Massachusetts Institute of Technology (MIT) researchers have created a device it hopes will vastly improve the efficiency of solar-energy harvesting that uses a series of super-conductive nanotubes.
In an article on its news website, graduate student Andrej Lenert, associate professor of mechanical engineering Evelyn Wang, physics professor Marin Soljačić, principal research scientist Ivan Celanović, and three others have made the breakthrough, which will aim to use sunlight to heat a high-temperature material whose infrared radiation would then be collected by a conventional photovoltaic cell.
When the material heats up when sunlight is concentrated on it, it will produce an intense amount of heat signified by a red glow that subsequently releases light of a particular wavelength, harnessing more energy than before.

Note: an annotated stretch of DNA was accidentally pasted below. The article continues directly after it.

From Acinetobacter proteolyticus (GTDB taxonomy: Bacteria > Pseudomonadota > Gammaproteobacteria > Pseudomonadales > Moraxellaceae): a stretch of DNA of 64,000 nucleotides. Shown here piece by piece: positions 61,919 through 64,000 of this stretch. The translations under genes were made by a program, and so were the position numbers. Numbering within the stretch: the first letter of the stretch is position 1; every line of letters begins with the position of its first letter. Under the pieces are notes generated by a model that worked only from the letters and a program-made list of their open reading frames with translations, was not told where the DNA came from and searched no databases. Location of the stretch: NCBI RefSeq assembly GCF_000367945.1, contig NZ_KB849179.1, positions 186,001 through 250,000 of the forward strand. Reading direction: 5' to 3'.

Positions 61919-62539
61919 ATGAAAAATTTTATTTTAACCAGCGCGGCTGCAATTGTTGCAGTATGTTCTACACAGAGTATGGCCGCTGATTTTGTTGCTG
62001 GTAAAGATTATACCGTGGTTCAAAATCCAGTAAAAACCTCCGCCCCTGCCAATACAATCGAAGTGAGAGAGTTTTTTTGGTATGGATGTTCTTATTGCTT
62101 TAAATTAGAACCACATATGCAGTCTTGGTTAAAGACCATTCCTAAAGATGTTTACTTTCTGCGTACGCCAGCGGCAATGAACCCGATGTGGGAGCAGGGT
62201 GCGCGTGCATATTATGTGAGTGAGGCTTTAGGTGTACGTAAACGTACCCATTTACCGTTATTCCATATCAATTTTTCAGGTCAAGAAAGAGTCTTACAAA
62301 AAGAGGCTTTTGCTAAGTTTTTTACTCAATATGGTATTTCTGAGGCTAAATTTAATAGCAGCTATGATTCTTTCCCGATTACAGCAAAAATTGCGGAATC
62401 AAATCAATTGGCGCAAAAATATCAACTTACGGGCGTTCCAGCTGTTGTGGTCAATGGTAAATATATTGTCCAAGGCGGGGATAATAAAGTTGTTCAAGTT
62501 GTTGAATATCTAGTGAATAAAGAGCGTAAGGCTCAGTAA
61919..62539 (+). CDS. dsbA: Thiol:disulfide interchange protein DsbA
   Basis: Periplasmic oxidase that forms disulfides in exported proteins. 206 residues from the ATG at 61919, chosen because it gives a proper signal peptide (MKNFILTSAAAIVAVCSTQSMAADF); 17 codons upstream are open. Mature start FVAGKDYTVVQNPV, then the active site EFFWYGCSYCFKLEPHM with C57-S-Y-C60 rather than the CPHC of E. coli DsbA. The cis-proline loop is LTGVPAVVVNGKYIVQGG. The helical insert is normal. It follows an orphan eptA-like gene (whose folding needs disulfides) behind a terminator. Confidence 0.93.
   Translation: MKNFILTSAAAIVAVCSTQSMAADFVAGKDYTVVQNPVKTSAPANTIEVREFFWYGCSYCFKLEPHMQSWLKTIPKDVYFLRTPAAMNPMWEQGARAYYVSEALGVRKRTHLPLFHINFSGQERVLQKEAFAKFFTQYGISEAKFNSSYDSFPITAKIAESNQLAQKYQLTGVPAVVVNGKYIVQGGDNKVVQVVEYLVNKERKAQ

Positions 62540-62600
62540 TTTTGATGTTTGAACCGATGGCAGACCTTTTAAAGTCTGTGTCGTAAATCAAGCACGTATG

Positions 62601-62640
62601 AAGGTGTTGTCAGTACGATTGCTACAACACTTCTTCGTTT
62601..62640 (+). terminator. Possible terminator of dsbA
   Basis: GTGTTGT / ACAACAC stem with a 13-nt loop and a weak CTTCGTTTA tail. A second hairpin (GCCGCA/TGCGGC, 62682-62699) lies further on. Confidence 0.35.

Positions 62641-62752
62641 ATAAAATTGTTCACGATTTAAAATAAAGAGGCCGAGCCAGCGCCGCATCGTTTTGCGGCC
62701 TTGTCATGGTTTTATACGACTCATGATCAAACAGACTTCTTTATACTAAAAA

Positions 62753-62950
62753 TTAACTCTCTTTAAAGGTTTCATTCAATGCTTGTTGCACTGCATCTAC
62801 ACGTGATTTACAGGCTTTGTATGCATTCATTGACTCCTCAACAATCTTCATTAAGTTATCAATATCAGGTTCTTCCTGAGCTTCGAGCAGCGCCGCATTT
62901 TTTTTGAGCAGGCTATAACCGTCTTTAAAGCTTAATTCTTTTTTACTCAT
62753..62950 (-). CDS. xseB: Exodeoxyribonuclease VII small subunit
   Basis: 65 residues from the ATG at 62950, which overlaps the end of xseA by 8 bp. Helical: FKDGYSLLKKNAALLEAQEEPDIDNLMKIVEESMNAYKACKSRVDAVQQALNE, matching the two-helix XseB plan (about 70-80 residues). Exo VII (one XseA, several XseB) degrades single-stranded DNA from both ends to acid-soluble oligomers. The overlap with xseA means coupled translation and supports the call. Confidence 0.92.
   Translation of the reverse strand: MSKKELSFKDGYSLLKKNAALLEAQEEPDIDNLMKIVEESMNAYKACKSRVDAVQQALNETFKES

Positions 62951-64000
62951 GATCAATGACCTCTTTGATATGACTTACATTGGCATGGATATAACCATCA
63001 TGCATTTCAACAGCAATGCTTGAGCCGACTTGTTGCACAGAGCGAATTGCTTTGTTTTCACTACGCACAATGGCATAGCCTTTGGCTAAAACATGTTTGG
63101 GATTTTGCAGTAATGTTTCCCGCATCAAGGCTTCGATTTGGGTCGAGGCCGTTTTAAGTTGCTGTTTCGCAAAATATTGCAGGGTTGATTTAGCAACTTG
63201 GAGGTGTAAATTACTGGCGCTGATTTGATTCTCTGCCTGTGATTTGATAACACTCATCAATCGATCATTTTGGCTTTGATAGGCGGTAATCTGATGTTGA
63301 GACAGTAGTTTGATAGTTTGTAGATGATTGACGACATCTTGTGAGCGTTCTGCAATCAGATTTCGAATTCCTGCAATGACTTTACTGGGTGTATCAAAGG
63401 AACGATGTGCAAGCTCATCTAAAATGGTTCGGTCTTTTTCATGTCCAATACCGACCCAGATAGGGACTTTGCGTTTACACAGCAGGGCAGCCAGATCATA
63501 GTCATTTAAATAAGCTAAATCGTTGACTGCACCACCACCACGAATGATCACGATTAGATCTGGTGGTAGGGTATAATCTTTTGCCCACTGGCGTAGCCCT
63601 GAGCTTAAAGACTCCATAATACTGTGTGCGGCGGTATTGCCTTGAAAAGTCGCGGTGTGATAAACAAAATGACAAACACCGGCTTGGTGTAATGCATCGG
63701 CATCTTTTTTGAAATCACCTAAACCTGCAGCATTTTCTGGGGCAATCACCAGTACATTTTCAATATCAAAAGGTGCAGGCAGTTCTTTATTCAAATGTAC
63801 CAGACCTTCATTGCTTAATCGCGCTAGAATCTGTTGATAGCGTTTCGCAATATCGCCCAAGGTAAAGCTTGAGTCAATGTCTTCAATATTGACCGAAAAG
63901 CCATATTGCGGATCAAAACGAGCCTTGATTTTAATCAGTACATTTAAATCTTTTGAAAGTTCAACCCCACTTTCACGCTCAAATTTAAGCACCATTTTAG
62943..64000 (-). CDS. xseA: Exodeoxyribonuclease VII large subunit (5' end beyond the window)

By collecting the sun’s rays through the photovoltaic cell, the MIT team hopes to one day increase solar energy harvesting to reach 20pc efficiency once the technology reaches a grander scale and additional filters are in place.
Currently the experiment has reached 3.2pc increased efficiency through absorption in the multi-walled carbon nanotubes.
The team has been able to concentrate sunlight to a factor of 750 times more than its normal levels, which then heated the absorber-emitter to a temperature of 962°C.
This is a breakthrough in the field, as previous tests on a similar concept could only reach an efficiency level maximum of 1pc.
The team wrote about the innovative material in a journal launched this week entitled Nature Nanotechnology and hopes to develop the technology further in the coming months and years.